PS5 and Xbox Series X scalper believes he’s creating ‘young entrepreneurs’

PS5 and Xbox Series X scalpers
(Image credit: Shutterstock/Roman Samborskyi/Future)

Jack Bayliss, a 24-year-old PS5 and Xbox Series X scalper, has an interesting view on the unsavory practice of hoarding stock and selling it for inflated prices. 

Bayliss, the owner of a scalping service called Aftermarket Arbitrage, where members can pay £30 (about $40) a month to get stock updates on desirable items such as PlayStation 5 and Xbox Series X consoles, believes he’s creating “young entrepreneurs” thanks to his business.

Speaking to the UK's Sky News (as originally spotted by VGC), Bayliss said that he was "very in tune with my moral compass, as a person", and that the thought of families missing out or overpaying for consoles didn’t really bother him.

"To me, owning the PS5 or an Xbox isn't a necessity, it's a luxury, okay?” said Bayliss. “If you can afford to spend £450, spending the extra £100 should be pretty marginal, if you've got cash ready to splash on that.

"Yes, some families are gonna have to pay another £100, but what you don't think about is our members: they've got 30 consoles, they're making £100 on each one. And then they're making a good month's salary in a couple of days."

Bayliss claims he’s earning £45,000 a month (around $60,000) by helping other individuals buy stock in bulk, and reselling it for a higher price before users can buy them for their list price. This, according to Bayliss, allows others to create a healthy side income – he says some members have been able to quit their regular jobs.

"What they're doing is they're being entrepreneurs, they're going out, creating a side income, and they're doing something that 90% of the population can't be bothered to do," said Bayliss. “They spend more time with the family, with their kids. We've had people who've been able to renovate their house, they bought the kids a climbing frame, they bought the wives new cars, they bought themselves new cars.”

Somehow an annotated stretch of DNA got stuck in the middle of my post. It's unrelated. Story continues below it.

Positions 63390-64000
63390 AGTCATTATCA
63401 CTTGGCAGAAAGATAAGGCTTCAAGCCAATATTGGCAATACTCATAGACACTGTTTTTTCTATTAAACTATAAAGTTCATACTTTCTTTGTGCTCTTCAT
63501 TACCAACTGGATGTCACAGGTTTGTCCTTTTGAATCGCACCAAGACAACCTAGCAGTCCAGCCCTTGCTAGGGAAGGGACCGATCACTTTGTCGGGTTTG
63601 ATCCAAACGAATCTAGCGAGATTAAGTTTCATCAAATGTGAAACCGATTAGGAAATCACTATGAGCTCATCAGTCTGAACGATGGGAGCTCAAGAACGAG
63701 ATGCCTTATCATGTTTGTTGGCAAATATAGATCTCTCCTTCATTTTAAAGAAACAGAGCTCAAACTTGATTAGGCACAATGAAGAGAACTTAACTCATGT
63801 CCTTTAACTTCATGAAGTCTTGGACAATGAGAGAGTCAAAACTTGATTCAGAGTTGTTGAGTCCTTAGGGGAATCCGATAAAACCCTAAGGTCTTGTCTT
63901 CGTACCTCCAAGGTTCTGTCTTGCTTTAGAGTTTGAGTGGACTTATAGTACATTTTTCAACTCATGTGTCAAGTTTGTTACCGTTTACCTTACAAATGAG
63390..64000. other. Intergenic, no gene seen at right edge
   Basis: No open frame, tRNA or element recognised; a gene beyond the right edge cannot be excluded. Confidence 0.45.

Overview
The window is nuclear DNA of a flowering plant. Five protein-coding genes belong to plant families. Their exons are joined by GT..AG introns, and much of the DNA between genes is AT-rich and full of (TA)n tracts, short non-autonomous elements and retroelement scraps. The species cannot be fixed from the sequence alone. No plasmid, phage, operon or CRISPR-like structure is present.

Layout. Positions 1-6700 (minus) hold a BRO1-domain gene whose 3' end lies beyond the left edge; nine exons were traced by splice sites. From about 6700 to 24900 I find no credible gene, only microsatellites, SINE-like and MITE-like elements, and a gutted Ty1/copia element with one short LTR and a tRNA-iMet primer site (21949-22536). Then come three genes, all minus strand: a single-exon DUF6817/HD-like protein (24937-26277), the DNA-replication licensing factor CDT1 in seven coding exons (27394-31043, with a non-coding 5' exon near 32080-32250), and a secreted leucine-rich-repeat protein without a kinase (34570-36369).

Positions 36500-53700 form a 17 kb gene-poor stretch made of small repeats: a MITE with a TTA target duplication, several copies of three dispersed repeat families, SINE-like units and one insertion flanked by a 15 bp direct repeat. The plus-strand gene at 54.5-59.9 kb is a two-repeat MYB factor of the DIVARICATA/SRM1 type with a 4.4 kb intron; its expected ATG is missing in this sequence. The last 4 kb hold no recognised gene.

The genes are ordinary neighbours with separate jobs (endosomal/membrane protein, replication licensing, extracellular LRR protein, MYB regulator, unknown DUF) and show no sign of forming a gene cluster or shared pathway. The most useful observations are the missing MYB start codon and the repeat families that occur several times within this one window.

Analysis: scalping could soon be banned in the UK

Sony PS5 standing vertically in front of a TV

(Image credit: Shutterstock/Roman Kosolapov)

The practice of scalping in the UK has come under intense scrutiny in the last year or so, with Member of Parliament, Douglas Chapman, calling for it to be banned, similar to ticket touting. 

The use of sophisticated automated bots are primarily to blame for new PS5 and Xbox Series X consoles being snapped up before consumers have a chance to buy them, and Chapman is asking the UK government to prohibit their use. 

While Bayliss claims that banning bots wouldn’t impact his business, and obviously has a more positive view of his work than others, Chapman says the practice needs to stop.

He said: "The bottom line is that this is a consumer fairness issue, which also impacts on business.

"This is a situation where shoppers are being treated badly and having to pay way over the odds for goods, goods which are then not covered with warranties or the right to return, or recompense for faults.”

We’ve seen PS5 and Xbox Series X scalpers paint themselves in a different light before, with one saying that consumers should “feel sorry” for them. Last year, a PS5 scalper said they get a “lot of bad press”, and even went as far to say that the practice of scalping is an “incredibly valuable industry”. 

For now, with both PS5 and Xbox Series X stock remaining difficult to find, scalpers will continue to capitalize on the limited supply and high demand. Our advice? Don’t pay over the odds for either console. Instead, stay tuned to TechRadar for updates on stock at legitimate retailers – so you'll never pay more than the list price. 

Adam Vjestica

Adam was formerly TRG's Hardware Editor. A law graduate with an exceptional track record in content creation and online engagement, Adam has penned scintillating copy for various technology sites and also established his very own award-nominated video games website. He’s previously worked at Nintendo of Europe as a Content Marketing Editor and once played Halo 5: Guardians for over 51 hours for charity. He is now an editor at The Shortcut.